The ancient Gloucestershire club is enjoying a new lease of life, provided with a thrilling and fully legal substitute for fox-hunting.
Suspected sexual deviants can now expect to be accosted at any time with shouts of “tally-ho” and the baying of hounds, as the West Country squires and farmers get into the spirit of their five-year renewable contract with the Home Office.
“This was a job traditionally left to vigilante groups from council estates armed with pickaxe handles and meat cleavers”, says Home Office spokesman Jason Ellis. “People will no doubt protest at an English amateur tradition being outsourced to professionals and bureaucratised, but the coalition government is committed to efficiency and accountability. Random lynchings are no longer good enough. We need an organised system with targets, league tables, and progress reports. We feel that's best entrusted to people who went to Sandhurst and drive Range Rovers”.
With the increase in celebrity suspects, it is also privately admitted that working-class vigilante mobs were starting to be viewed as unreliable, as they might be reluctant to hunt down their favorite TV personalities. “Those county types are the ones you can depend on”, said one Whitehall insider, “a land-owning baronet won't be in awe of a soap star”.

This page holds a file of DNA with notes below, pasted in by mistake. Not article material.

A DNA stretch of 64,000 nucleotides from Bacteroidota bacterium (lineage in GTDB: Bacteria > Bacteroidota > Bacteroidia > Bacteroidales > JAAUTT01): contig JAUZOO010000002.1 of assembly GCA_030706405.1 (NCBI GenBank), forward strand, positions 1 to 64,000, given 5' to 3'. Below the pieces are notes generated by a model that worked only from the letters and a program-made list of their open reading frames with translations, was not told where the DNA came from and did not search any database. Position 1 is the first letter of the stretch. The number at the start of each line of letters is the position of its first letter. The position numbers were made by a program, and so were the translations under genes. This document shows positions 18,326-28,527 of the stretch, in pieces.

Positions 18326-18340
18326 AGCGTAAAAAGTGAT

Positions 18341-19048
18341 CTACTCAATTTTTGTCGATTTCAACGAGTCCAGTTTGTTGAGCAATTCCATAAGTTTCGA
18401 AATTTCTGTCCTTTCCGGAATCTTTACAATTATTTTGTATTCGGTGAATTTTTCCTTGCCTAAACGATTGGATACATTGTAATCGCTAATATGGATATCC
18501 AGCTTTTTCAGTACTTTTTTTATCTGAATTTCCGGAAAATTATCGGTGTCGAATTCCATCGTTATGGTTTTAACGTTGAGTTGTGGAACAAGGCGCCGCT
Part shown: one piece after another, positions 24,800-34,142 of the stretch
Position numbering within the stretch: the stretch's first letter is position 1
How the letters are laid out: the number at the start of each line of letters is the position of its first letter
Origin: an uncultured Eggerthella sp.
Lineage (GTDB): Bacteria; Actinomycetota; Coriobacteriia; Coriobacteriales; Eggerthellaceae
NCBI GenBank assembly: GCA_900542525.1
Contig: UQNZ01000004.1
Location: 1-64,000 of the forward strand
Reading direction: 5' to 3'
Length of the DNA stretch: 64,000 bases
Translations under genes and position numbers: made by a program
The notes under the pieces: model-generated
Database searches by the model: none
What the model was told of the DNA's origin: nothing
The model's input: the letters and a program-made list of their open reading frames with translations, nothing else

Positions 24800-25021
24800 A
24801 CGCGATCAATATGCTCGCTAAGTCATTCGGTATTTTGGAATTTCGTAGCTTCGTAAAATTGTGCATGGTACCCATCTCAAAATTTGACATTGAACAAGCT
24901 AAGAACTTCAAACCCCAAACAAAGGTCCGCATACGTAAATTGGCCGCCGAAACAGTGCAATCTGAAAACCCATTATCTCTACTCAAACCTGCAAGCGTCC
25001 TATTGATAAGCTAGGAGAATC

Mrs Ellen Jones, a Cheltenham hospital worker, had the honour of giving the hunt their first tip-off and then watching them chase one of her neighbours for two miles before he was cornered and set upon by the hounds in a Tesco carpark to ecstatic cheering from shoppers.
“He was a proper creepy character - spent all his time indoors, collecting dusty old books” said Mrs Jones. “And he was quite open about his perversion, he told me about it himself...actually, now that I think of it, what he said was bibliophile, not paedophile...but then, if he had nothing to hide, why would he run?”